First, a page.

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Nitrification kinetics is one of the most important parameters in activated sludge process design and determines the necessary solids retention time (SRT) and aeration tank volume to meet an effluent ammonia-nitrogen (NH4-N) concentration goal. The necessary SRT is directly related to the maximum specific growth rate of the nitrifying bacteria (μmax), a key term in the Monod growth kinetics equation. Reported values for μmax vary by a factor of five. In view of the uncertainty about nitrification kinetics, methods are needed to provide site-specific assessments of nitrification kinetics for use in plant capacity evaluation and optimization. The purpose of the work reported here was to evaluate three different bench-scale methods for μmax determinations.

The three test methods are the Low F/M SBR, High F/M, and Washout test methods. The Low F/M method requires operating a sequencing batch reactor (SBR) for a time period equal to at least three SRTs, followed by a series of batch nitrification rate tests using the SBR mixed liquor. In the High F/M test, a small seed is placed in a reactor with a wastewater sample spiked with NH4-N and alkalinity, and exponential increase in nitrate and nitrite (NOx-N) concentrations is followed over about a 5-7 day period. For the Washout test, a nitrifying mixed liquor is placed in a reactor fed with wastewater spiked with NH4-N and alkalinity and the reactor NH4-N and NOx-N concentrations are monitored with time over about a 5-7 day period. The feed rate to the reactor is selected so that a low enough SRT exist and the nitrifying bacteria are washout out of the reactor over time. Tests were done with all these methods using wastewater from the Renton, WA. and Puyallup, WA. wastewater treatment plants. The model fitting methods to obtain max from the data obtained for each method are presented, and the results of experiments to assess some key operating variables for the Low F/M and High F/M methods are presented.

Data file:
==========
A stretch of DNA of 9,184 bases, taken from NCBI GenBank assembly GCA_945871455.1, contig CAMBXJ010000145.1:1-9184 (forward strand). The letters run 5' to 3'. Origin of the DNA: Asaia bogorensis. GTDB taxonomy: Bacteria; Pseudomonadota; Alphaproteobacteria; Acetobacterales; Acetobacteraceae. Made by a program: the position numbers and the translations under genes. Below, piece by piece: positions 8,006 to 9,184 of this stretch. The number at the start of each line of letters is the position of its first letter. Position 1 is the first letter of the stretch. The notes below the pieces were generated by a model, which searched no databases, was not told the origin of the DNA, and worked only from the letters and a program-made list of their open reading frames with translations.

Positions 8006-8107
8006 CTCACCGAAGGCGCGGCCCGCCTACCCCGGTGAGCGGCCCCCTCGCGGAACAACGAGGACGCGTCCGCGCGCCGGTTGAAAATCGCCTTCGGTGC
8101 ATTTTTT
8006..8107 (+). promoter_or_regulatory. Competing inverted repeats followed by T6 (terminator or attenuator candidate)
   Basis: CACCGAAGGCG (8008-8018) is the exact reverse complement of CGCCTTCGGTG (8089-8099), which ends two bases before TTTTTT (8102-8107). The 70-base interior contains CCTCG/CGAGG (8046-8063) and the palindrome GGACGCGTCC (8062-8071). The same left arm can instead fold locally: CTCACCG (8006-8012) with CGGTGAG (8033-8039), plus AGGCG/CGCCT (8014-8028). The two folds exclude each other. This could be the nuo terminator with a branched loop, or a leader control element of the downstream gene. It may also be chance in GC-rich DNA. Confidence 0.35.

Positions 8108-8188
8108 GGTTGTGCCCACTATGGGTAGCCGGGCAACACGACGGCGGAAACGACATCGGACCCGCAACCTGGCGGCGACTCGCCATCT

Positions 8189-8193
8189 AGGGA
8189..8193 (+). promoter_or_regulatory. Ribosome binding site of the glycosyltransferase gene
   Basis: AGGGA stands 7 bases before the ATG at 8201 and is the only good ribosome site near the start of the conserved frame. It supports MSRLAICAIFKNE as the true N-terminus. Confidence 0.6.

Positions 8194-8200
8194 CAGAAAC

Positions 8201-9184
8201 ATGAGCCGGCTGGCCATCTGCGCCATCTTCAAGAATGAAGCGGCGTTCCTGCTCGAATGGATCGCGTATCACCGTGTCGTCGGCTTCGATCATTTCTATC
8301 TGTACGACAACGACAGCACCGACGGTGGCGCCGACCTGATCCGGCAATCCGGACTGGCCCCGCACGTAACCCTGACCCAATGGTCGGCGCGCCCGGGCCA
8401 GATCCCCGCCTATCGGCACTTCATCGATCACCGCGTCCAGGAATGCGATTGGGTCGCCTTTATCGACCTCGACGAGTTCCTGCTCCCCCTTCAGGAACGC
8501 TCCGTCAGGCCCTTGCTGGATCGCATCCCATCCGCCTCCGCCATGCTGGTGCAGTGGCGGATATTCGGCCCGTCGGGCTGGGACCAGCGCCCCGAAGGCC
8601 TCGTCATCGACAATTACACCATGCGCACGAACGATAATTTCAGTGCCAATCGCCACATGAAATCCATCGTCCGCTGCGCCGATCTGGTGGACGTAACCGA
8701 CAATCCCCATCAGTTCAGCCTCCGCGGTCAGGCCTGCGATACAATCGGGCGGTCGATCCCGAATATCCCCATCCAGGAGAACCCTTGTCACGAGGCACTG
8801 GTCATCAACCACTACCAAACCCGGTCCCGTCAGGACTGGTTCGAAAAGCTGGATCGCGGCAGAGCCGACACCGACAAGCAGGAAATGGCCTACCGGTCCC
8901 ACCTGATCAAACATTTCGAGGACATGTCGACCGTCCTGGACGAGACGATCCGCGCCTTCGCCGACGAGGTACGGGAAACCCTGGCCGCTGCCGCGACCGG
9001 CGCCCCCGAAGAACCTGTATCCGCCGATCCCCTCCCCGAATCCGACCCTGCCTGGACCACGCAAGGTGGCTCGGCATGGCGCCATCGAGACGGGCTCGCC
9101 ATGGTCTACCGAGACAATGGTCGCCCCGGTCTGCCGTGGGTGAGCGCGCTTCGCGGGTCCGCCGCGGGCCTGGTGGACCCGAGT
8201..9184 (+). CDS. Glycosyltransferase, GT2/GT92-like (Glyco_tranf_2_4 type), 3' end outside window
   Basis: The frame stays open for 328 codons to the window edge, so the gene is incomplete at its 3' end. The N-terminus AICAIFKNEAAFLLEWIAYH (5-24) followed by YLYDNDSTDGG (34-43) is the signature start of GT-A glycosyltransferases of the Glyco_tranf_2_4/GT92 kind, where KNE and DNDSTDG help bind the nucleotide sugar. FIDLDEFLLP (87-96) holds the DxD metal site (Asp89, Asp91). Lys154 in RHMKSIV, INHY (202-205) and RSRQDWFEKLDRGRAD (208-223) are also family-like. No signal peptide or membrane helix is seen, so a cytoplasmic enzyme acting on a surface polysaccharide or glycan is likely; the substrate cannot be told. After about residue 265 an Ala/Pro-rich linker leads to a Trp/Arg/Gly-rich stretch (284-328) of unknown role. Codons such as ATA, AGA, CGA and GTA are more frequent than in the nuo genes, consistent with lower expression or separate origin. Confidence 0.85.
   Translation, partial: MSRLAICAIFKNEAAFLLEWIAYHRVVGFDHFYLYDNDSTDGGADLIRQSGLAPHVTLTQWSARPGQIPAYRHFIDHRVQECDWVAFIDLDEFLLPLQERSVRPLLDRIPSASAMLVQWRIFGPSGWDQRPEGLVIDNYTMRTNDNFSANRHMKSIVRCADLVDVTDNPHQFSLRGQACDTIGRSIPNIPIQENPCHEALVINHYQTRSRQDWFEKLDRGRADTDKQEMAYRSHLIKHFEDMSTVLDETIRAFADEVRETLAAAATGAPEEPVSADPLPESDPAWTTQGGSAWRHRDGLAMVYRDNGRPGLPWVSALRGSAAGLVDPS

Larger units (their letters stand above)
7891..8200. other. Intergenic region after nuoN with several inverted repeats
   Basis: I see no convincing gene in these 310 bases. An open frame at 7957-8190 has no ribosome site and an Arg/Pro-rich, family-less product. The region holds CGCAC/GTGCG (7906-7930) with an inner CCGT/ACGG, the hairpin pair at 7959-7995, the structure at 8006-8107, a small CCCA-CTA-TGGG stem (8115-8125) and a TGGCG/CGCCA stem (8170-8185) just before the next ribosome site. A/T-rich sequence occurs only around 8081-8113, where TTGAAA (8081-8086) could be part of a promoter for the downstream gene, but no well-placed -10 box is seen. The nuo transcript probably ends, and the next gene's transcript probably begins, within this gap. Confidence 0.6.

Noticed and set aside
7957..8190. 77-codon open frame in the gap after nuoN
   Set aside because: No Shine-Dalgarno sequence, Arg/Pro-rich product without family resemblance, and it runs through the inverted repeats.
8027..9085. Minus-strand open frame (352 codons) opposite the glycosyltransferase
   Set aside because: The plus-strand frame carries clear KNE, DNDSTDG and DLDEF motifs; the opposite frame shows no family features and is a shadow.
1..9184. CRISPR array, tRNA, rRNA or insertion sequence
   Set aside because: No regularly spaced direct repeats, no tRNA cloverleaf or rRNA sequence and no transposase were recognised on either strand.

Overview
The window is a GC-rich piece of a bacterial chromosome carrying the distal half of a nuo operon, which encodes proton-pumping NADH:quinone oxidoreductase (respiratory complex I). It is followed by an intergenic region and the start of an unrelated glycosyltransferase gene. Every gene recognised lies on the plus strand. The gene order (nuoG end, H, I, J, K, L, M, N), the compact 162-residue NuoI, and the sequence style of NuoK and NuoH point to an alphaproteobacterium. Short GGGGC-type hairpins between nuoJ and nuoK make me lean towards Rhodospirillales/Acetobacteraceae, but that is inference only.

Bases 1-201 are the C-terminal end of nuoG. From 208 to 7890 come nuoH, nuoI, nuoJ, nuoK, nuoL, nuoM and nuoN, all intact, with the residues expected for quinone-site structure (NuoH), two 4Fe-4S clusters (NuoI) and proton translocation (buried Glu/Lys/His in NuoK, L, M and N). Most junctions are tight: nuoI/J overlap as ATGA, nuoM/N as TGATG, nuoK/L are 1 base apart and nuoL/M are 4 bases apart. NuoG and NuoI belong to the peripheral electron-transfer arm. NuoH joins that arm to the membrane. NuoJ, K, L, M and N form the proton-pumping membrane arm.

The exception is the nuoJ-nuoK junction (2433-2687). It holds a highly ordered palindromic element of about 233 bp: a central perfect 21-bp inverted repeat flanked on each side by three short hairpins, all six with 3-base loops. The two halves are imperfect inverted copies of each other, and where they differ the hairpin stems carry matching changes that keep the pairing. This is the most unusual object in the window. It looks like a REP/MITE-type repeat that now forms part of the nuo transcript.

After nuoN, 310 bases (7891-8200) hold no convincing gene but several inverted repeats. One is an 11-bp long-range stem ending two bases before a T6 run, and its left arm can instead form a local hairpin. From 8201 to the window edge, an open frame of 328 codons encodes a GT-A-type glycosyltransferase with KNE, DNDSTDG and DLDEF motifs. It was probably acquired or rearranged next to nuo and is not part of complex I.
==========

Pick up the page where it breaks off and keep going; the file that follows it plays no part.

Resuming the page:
All three methods provide reliable μmax values from test data, and advantages and disadvantages of using a particular method is presented. To obtain μmax values a value for the endogenous decay coefficient for nitrifying bacteria is critical. Tests at temperatures ranging from 12 to 22°C found a 20°C specific endogenous decay coefficient of 0.17 g/g-d, with a temperature correction factor of 1.03. A temperature correction factor of 1.072 was obtained for μmax. Reports on nitrification kinetics must include both μmax and decay coefficient values.
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Document Type: Research Article

Publication date: 2002-01-01

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